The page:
This weekend I watched the three-part Moroccan adventure on Real Housewives of New York. Each moment was more awkward than the next as I watched the worst clichés about Americans acted out on screen. I could not imagine a more inappropriate set up other than if Bravo had sent a group of small-firm lawyers to the Middle East. Or so I thought….

I recently had the pleasure of speaking with Francis Hoang and Joseph Fluet, principals of Fluet Huber + Hoang. This D.C. small firm specializes in, among other things, “legal services in non-permissive environments.”

What does this mean? Find out after the jump….

It’s explained on the firm website:

Fluet Huber + Hoang (FH+H) can operate in environments that other law firms cannot or will not. For clients with out-of-the-ordinary legal needs, we can deploy a select team of attorneys and support personnel to virtually anywhere around the world on short notice. In particular, FH+H’s Special Services Team can:

* Conduct due diligence in countries currently in a state of hostilities or civil unrest
* Assist individuals and companies in completing legal transactions in developing, unstable, or inhospitable nations, while fully complying with US laws and regulations
* Resolve legal disputes in countries where U.S. presence is minimal or non-existent
* Provide an on-the-ground legal presence in high-risk, high-threat areas, including Iraq and Afghanistan

What allows FH+H to operate in such challenging environments? A combination of factors:

Our attorneys have experience in the military Special Operations community and have participated in multiple combat deployments. Our unique combination of professional networks, high level clearances, and legal and military expertise makes FH+H the “go-to” law firm for work in this sector.

Indeed, three of the attorneys at FH+H are veterans of the war in Afghanistan. The firm has important contacts in the Middle East, and the attorneys (described as the type of people who would “win a bar fight”) are not afraid to practice law in “remote areas.”

While there are other firms that focus on this type of work, FH+H is the only small firm in this space. As Joe Fluet explained, “one way to gain a competitive advantage is to go where there is no competition or where people are scared to compete.” FH+H has done both.

Fluet and Hoang acknowledged that they have found an important niche with their work in non-permissive environments, but stressed that such work was only one area among many. When Fluet formed the firm, he ignored the advice that he got from colleagues and mentors who told him “find a niche and drive in to that niche.” Instead, Fluet formed a full-service law firm.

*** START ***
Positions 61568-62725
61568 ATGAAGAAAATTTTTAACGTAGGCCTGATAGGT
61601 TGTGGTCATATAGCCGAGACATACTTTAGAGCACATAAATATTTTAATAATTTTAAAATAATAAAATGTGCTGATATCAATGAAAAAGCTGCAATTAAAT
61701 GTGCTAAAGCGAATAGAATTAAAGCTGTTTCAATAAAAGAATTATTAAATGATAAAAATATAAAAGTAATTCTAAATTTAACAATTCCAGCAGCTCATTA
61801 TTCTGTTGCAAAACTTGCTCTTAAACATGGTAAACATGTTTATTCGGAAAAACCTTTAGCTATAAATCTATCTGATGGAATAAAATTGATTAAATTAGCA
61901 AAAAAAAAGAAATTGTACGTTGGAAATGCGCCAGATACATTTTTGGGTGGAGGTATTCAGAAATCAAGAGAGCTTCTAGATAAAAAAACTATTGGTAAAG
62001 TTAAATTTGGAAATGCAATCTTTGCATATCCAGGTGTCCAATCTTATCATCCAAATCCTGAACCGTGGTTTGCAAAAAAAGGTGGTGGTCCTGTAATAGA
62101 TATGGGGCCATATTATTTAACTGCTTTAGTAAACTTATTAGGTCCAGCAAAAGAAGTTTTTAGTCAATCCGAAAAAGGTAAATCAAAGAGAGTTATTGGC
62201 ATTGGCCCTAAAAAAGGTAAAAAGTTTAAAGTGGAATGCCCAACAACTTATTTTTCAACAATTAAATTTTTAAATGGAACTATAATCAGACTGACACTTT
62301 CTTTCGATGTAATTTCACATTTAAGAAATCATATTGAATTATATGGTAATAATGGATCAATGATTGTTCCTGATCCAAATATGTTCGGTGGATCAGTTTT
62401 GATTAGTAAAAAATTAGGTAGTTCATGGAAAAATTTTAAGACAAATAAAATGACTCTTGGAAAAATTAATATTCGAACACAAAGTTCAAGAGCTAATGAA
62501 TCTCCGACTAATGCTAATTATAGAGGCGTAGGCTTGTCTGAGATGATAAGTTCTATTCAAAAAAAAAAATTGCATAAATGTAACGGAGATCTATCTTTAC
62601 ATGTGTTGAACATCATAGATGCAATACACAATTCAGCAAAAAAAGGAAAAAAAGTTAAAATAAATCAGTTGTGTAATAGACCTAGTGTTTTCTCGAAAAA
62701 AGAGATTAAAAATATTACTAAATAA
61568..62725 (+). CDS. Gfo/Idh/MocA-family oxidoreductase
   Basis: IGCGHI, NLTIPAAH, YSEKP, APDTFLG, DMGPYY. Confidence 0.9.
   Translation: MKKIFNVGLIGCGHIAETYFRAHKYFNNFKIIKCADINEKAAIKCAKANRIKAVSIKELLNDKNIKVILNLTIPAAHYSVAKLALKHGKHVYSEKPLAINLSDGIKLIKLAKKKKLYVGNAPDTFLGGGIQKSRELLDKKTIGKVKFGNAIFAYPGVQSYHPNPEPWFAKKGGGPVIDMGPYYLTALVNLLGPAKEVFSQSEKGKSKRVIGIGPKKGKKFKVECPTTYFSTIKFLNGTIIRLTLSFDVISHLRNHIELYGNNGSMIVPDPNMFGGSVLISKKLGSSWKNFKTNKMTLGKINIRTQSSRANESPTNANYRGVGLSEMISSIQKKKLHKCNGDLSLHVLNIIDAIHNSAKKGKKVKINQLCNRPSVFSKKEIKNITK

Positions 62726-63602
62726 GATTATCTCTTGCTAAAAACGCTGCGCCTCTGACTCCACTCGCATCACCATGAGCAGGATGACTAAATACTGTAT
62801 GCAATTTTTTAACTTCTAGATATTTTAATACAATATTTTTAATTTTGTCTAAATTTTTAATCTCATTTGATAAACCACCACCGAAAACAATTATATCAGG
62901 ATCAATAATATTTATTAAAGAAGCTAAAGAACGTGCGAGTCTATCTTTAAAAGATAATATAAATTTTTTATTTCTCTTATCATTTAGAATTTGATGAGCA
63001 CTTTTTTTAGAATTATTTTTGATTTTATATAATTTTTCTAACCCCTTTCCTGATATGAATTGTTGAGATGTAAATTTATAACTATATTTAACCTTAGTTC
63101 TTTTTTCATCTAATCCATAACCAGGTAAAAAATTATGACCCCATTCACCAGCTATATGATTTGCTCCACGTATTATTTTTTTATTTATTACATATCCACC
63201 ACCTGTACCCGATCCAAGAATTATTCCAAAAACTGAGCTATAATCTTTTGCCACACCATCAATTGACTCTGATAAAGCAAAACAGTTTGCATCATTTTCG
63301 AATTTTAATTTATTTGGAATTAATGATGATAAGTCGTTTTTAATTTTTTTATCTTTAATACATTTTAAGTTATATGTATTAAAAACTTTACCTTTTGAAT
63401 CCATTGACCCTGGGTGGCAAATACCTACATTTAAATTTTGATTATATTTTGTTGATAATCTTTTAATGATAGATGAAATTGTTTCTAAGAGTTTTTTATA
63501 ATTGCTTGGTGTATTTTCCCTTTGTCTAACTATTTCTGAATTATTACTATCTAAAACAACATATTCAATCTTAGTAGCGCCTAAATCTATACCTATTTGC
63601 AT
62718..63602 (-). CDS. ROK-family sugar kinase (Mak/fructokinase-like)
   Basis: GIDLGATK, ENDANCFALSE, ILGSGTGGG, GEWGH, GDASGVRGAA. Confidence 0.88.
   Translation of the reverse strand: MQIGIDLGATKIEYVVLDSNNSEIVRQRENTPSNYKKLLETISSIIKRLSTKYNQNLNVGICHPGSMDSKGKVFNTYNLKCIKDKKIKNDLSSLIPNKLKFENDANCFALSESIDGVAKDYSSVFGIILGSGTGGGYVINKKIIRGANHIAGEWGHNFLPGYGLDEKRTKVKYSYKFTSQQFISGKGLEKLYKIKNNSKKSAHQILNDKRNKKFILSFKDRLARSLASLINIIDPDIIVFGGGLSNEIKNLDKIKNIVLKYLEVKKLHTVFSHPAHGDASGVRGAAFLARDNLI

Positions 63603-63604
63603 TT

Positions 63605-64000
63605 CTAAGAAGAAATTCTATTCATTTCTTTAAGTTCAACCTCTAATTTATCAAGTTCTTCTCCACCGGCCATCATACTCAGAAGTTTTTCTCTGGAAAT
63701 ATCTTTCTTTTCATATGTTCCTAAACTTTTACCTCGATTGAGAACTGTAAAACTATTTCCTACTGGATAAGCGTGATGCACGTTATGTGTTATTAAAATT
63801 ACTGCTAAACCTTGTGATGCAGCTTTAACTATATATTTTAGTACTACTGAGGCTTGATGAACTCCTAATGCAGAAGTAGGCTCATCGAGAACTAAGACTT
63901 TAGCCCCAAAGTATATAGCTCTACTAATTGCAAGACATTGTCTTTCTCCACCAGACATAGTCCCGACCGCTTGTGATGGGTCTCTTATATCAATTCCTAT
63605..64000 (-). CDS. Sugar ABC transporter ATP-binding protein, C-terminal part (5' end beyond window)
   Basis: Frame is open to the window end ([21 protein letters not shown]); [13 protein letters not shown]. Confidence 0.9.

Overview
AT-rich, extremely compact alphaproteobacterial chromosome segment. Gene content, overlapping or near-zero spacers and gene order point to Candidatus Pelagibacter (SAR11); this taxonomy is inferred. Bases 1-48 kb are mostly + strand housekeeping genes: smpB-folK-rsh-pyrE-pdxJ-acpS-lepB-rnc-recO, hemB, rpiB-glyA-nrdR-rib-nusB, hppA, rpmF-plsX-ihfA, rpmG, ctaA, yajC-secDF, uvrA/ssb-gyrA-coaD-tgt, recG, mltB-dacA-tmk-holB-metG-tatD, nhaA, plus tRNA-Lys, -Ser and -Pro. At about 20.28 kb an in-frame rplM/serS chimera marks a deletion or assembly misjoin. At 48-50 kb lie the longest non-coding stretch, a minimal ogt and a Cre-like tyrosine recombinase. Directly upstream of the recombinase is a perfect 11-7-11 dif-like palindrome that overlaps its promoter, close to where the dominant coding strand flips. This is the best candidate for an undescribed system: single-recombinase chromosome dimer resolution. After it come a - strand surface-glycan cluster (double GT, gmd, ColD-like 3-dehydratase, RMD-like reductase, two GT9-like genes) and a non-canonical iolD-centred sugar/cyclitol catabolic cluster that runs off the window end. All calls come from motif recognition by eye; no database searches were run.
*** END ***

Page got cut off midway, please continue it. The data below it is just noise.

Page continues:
When Francis Hoang joined the firm in 2009 (after working in the White House), many other law firms were contracting. FH+H, on the other hand, was growing. Hoang attributes the growth to the firm’s focus on being a one-stop shop. “Our attorneys act as counselors to our clients. This means that we will provide whatever legal services are required by our clients. In addition, rather than merely responding to specific legal questions, we take the long view with our clients and focus on providing them the guidance they need to grow,” said Hoang. And, at a time when clients were very cost-sensitive, the cost-conscious attorneys at FH+H were highly desirable.

The clients must appreciate this advice because they call the attorneys at FH+H with good news, not just bad news. I found that to be more surprising than the fact that one of their of-counsels is currently on assignment in Dubai. The reason for this, according to Fluet, is that the firm does not charge for short phone calls or emails. “Clients are often afraid to call their attorneys because they equate those conversations with fees. However, it is often the case that a five minute phone call could obviate $500,000 in legal fees.”

One of the firm’s goals is to assist in the growth of their clients. “Some firms manage risk, we manage growth,” said Fluet. While lawyers are usually viewed merely a cost center for clients, FH+H works to add value. In addition to providing well-priced legal services, the attorneys at FH+H have actually had a hand in assisting their clients in growing their businesses by introducing them to other clients or contacts from their extensive professional networks. In so doing, FH+H can grow alongside their clients.

In addition to serving its clients and helping them to grow, the partnership at FH+H does what it can to make sure that the attorneys are fulfilled. The firm holds weekly staff meetings where the attorneys discuss their work and share their successes and frustrations. In addition, the firm offers weekly lunches, celebrates birthdays and firm anniversaries, and throws holiday parties. Beyond these perks, the firm works to maintain a positive work environment. There is no minimum billable requirement, and while the attorneys work hard, they are well-compensated. And the attorneys get some kick-ass travel opportunities (in addition to that dude in Dubai, there was a newly-wed associate who went to St. Kitts for a client and the firm paid for his new wife to join him).

What does the future hold for FH+H? The firm intends to grow, but to do so in a way that preserves their collegial environment. How can that be done? “By making decisions about growth that are must be based primarily on the firm’s culture and values, not strictly on economics.”

So, I raise my glass of Ramona Singer Pinot Grigio to the future of FH+H and and offer my services if you open an office in Cancun (or some other highly permissive environment near an all-inclusive resort).


When not writing about small law firms for Above the Law, Valerie Katz (not her real name) works at a small firm in Chicago. You can reach her by email at Valerie.L.Katz@gmail.com and follow her on Twitter at @ValerieLKatz.


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